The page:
A Million Things To Ask A Neuroscientist

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About the Book

Cover_A Million Things to ask a NeuroscientistA Million Things To Ask A Neuroscientist answers some of the most asked questions about the brain, making the science fun and accessible to everyone. Inside, you will journey through some of the most interesting and strange things that our brain does every single day.

Have you always wanted to know just what a memory actually is, or why we dream? What is our consciousness? Why do some people seem to ‘click’ with others? And can our brain really multi-task?

Purchase: Amazon


Read an Excerpt

The clearest idea about why we dream is that the brain needs time to process the memories and emotions that we experienced during the day and convert them into long-term storage. This makes a lot more sense when we look at the brains of people who are sleeping and see that the hippocampus, the part for memories, and the anterior cingulate cortex, which is involved in assigning emotional context, are particularly active. In fact, on days where we have lots of new experiences, the brain can still be processing this information up to seven nights later. This also partly explains why stressful and emotional events in our lives can significantly affect the quality of our sleep.

One team of scientists demonstrated this by having people play video games for several hours before sleeping. Over 60% of people reported having dreams about the game, suggesting that our short-term memory is particularly active during our dreams.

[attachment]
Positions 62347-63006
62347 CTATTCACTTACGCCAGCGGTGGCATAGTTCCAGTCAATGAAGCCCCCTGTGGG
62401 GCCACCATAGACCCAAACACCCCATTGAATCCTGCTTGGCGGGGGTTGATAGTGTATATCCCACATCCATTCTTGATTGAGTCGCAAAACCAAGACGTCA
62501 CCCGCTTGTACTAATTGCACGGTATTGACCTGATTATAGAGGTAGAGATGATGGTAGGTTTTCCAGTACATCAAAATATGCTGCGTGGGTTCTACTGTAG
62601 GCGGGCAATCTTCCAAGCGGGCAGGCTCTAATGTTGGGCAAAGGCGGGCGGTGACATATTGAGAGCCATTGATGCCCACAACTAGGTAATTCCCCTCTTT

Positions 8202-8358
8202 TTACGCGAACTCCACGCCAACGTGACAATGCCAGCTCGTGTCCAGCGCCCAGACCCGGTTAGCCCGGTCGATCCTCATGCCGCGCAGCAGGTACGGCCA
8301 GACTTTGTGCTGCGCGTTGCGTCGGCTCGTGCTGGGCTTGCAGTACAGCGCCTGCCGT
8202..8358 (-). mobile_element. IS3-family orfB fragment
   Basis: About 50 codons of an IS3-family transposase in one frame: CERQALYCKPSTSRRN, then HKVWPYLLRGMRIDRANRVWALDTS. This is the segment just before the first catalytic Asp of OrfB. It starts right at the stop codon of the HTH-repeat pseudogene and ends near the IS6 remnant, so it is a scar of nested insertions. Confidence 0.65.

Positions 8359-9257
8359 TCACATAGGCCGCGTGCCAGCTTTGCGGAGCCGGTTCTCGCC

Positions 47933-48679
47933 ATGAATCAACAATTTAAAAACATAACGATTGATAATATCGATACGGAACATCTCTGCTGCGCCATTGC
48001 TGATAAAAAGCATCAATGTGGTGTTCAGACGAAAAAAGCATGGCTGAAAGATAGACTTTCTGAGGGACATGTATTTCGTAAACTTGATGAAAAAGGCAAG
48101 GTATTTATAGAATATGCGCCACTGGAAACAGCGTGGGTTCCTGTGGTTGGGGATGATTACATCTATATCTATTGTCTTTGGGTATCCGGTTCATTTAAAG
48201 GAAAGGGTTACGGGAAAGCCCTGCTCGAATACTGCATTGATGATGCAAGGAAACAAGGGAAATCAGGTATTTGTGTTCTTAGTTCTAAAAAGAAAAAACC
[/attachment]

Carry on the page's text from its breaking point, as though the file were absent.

Furthermore, the actual events of the dream are believed to be the combination of the short-term memories we recently experienced, and the long-term memories that our brain thinks are relevant and need to be connected with each other. This supports the view that sleeping and dreaming help to cement our memories from short-term storage in the hippocampus to long-term storage all over the brain. This process happens mostly in NREM sleep and the application of emotional context – how we feel about them, occurs in REM sleep, our deep sleep.

My Thoughts

This was an interesting book.

I have been trying to read a new genre/topic every month and I pick this one because the synopsis sounded so interesting. It did not disappoint. Dr. Mike Tranter is very down to earth and conversational throughout the book. I liked the brief explanations and the question and answer section of the book. It was easy to read, and I enjoyed Dr. Mike Tranters sense of humor and approachability. A book I will keep around for future reference; Plus, I liked how he pointed out more resource material on different aspects of the subject which will make it easier to do a more in-depth study! Highly recommend checking this one out if you want more information on how your brain and senses operate! 4 out of 5 stars.

*I volunteered to read this book in return for my honest feedback. The thoughts and opinions expressed within are my own.

About The Author

Author Image (1)

Dr. Mike Tranter is from the North of England and studied how drugs work in our body, but it wasn’t long before he found his true calling as a neuroscientist. After a PhD in neuroscience, he spent years in research labs all over the world, studying how the brain works. Although, it is his prominent rise as a science communicator, opening up the world of neuroscience to everybody, that he enjoys the most.

Website: https://www.aneurorevolution.com/

Instagram: @TheEnglishScientist

Buy Link:  www.aNeuroRevolution.com


Michael Tranter PhD will be awarding a $20 Amazon or Barnes and Noble GC to a randomly drawn winner via Rafflecopter during the tour.

Click Here TO Enter the GIVEAWAY


5 Comments Add yours

  1. miketranter says:

    thank you for posting the review. I am really happy you enjoyed it. Mike


  2. Victoria Alexander says:

    Great post – Love the cover!


  3. sherry1969 says:

    Sounds like a good book.


  4. Even if I don’t comprehend everything, it doesn’t worry me. I love this type of book. Thanks for sharing.


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